Bottom line on Mobile Shared Value: It makes perfect sense for AT&T to respond with Mobile Share Value plans. And it makes perfect sense for Verizon to respond with increased AWS deployments and no pricing plan changes at this time. Verizon’s next move will tap into the elasticity of demand and consolidation of small business and family plans, and, as a result, will have a structural (not tactical) industry impact.
On to this week’s emerging trend, in-home Hubs (or “Who Needs a Set-Top Box?”). Of the trends we will cover this year, this one has by far the most compexity and potential. The triggers for including this trend were: 1) Xbox One was introduced in November, and Microsoft sold more than 1 million of these devices in the first 24 hours; 2) In August, Time Warner Cable announced that they would offer the TWC TV app over the X-Box 360 (and Roku and Samsung Smart TV devices) in 2014.
While this has been described by some industry analysts as a “cute way” to get into the hearts and minds of teens (who are already shelling out $60/ year for an Xbox Gold membership), I see this as one intermediate step to a much bigger trend – the end of cable hardware.
Entertainment center real estate space has been shrinking over the past decade, allowing more room for HDTV displays. We have already eliminated the component stereo system, thanks to iHeart Radio, Pandora, iTunes, and Google music. That rendered CD and cassette tape racks obsolete, not to mention stereo component shelving. We are short strokes away from removing the next component – the set-top box.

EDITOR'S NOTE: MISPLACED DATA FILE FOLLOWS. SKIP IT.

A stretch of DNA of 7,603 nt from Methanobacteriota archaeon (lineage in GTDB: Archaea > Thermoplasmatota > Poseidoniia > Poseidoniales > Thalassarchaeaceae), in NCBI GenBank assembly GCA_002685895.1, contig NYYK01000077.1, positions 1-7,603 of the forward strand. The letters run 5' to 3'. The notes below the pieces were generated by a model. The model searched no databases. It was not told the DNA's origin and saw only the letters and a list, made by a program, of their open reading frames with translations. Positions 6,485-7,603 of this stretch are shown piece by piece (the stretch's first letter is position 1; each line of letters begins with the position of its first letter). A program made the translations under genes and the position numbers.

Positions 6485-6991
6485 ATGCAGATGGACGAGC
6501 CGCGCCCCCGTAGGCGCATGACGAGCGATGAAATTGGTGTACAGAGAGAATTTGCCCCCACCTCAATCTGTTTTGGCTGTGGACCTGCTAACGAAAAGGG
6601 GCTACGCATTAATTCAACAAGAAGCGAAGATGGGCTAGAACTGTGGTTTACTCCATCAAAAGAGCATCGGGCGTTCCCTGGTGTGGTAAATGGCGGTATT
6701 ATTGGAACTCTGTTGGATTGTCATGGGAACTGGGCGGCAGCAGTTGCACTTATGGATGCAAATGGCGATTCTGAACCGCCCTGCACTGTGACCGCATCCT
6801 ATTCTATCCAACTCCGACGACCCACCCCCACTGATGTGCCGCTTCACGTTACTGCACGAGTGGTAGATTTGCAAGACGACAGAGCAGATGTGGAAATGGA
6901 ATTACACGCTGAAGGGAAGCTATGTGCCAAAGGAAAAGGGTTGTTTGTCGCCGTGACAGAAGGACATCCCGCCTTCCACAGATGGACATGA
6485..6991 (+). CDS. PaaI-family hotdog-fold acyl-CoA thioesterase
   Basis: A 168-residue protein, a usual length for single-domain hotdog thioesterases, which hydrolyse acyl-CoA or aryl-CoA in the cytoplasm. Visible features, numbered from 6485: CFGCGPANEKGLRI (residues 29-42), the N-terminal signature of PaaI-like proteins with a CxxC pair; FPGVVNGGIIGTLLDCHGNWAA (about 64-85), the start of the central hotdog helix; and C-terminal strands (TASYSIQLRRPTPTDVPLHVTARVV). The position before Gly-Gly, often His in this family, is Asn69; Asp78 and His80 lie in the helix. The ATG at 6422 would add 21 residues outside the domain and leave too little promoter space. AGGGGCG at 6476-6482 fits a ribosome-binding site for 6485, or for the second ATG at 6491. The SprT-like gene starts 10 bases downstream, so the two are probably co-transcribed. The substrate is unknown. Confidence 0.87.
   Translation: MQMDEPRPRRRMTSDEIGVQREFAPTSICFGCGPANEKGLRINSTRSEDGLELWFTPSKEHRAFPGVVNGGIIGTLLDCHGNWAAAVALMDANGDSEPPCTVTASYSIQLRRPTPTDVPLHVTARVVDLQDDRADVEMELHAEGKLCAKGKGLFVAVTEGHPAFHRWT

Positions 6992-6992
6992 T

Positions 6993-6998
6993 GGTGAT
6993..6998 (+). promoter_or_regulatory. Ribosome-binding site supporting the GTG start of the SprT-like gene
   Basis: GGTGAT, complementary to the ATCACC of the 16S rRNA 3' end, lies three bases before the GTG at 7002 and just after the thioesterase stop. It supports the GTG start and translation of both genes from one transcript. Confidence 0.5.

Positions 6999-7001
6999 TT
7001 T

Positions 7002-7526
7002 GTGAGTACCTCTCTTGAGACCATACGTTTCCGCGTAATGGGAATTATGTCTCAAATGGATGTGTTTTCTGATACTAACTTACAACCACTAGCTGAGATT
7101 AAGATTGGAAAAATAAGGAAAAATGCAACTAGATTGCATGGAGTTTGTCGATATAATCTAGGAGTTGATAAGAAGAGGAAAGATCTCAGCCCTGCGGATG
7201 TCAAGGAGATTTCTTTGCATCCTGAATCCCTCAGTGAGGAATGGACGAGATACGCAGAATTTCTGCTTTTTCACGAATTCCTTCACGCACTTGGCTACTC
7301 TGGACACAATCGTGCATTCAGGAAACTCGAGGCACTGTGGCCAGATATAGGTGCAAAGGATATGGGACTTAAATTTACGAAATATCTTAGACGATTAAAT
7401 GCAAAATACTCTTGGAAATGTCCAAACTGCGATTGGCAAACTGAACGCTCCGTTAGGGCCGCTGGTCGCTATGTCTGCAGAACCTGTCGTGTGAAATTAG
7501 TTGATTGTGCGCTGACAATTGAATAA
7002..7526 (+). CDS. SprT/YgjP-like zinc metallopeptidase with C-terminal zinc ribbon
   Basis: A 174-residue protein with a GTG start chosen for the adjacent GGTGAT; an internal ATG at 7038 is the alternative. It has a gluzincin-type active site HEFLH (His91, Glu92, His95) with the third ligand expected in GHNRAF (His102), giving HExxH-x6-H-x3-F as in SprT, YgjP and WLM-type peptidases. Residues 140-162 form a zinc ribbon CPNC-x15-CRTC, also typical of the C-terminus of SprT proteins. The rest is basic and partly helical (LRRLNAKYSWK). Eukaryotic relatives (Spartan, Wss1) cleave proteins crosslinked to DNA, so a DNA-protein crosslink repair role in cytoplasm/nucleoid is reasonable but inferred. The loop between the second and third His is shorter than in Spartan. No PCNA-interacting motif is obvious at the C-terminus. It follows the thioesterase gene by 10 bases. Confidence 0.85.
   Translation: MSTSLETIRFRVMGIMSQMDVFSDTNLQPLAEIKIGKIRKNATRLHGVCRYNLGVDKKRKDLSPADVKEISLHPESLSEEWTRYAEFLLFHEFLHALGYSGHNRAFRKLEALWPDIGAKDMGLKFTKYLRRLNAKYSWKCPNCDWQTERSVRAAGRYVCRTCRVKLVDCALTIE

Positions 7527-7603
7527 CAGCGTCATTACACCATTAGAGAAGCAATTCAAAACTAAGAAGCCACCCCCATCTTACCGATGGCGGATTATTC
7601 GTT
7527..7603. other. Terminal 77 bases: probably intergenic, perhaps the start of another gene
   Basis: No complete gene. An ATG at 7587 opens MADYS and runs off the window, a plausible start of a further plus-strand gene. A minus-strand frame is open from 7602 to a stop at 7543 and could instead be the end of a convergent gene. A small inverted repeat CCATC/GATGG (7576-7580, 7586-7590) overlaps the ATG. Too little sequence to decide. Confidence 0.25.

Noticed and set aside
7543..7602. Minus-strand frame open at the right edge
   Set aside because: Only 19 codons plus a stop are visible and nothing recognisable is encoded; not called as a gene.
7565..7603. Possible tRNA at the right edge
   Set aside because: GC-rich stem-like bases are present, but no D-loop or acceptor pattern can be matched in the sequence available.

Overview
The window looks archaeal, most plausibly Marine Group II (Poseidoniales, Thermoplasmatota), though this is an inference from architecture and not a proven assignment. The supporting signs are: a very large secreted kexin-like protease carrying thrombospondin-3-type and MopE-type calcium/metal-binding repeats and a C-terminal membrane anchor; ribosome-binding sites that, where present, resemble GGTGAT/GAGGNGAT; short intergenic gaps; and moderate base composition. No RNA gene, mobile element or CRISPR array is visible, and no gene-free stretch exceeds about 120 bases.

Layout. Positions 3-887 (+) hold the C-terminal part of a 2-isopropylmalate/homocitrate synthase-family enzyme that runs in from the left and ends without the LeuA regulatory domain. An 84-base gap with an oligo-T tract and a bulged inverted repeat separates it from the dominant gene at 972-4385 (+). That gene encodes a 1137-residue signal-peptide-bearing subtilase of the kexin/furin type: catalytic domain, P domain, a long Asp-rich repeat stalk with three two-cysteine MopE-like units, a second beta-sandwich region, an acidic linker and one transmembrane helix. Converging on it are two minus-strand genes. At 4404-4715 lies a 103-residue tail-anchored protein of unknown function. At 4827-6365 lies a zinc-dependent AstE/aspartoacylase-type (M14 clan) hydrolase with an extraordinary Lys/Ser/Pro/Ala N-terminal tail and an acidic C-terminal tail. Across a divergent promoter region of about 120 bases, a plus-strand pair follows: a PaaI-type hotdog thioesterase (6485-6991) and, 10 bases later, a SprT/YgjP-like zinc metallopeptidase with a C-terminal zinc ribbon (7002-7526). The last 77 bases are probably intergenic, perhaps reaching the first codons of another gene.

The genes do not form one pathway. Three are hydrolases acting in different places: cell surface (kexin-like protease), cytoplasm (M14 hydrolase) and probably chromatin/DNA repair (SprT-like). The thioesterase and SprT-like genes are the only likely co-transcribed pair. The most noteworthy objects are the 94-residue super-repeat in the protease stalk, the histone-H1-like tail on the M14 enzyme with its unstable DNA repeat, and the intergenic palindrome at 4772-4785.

There are two main reasons for having at least one set-top box in the home: authentication and storage. Determining access to certain channels is accomplished through software stored within the set top box hardware, and, thanks to archane rules about network DVR capabilities and lots of legal wrangling (see history here), recording of cable programs is accomplished locally as well.
Enter the Xbox and Sony’s PS4 home electronics with 8GB of RAM, 500GB of storage, and 8-core AMD or x86 processors. Without considering the need for game storage, 500GB allows for approximately 70 hours of HD content.
For $70 additional dollars per home (or about $2/ mo. over the useful life of the server), Time Warner Cable or Comcast could provide storage capacity in the local market that would accommodate more than 700 hours of HD content (and a lot of Xbox games). Local terabytes can be securely stored, and content providers have no legal rights to block access (see preceding link). It would produce a competitive advantage for cable companies over satellite.
The death blow to satellite comes with the next generation of TVs. As Ethernet jacks become more prevalent across HD TVs, and as IP Gateways decrease in cost, the IP Gateway could easily become the sole device in the home with everything else (programming guide, DVR functionality, etc.) becoming a stored or cloud-based application.
Bottom line: The original reasons for the cable set-top box/ DVR have been replaced by advanced gaming solutions and the rise ofsecure high speed Internet connections. With the strategic focus shifting from video to Internet, cable companies will gladly jettison another piece of equipment to manage for higher profitability and customer satisfaction.
Cable DVR, you are about to become as relevant as my AM/ FM tuner (which hasn’t made it out of the box since our move to Dallas). It’s only a matter of time.
Next week, we’ll continue our analysis of key trends. Until then, if you have friends who would like to be added to The Sunday Brief, please have them drop a quick note to firstname.lastname@example.org and we’ll subscribe them as soon as we can. Have a terrific week!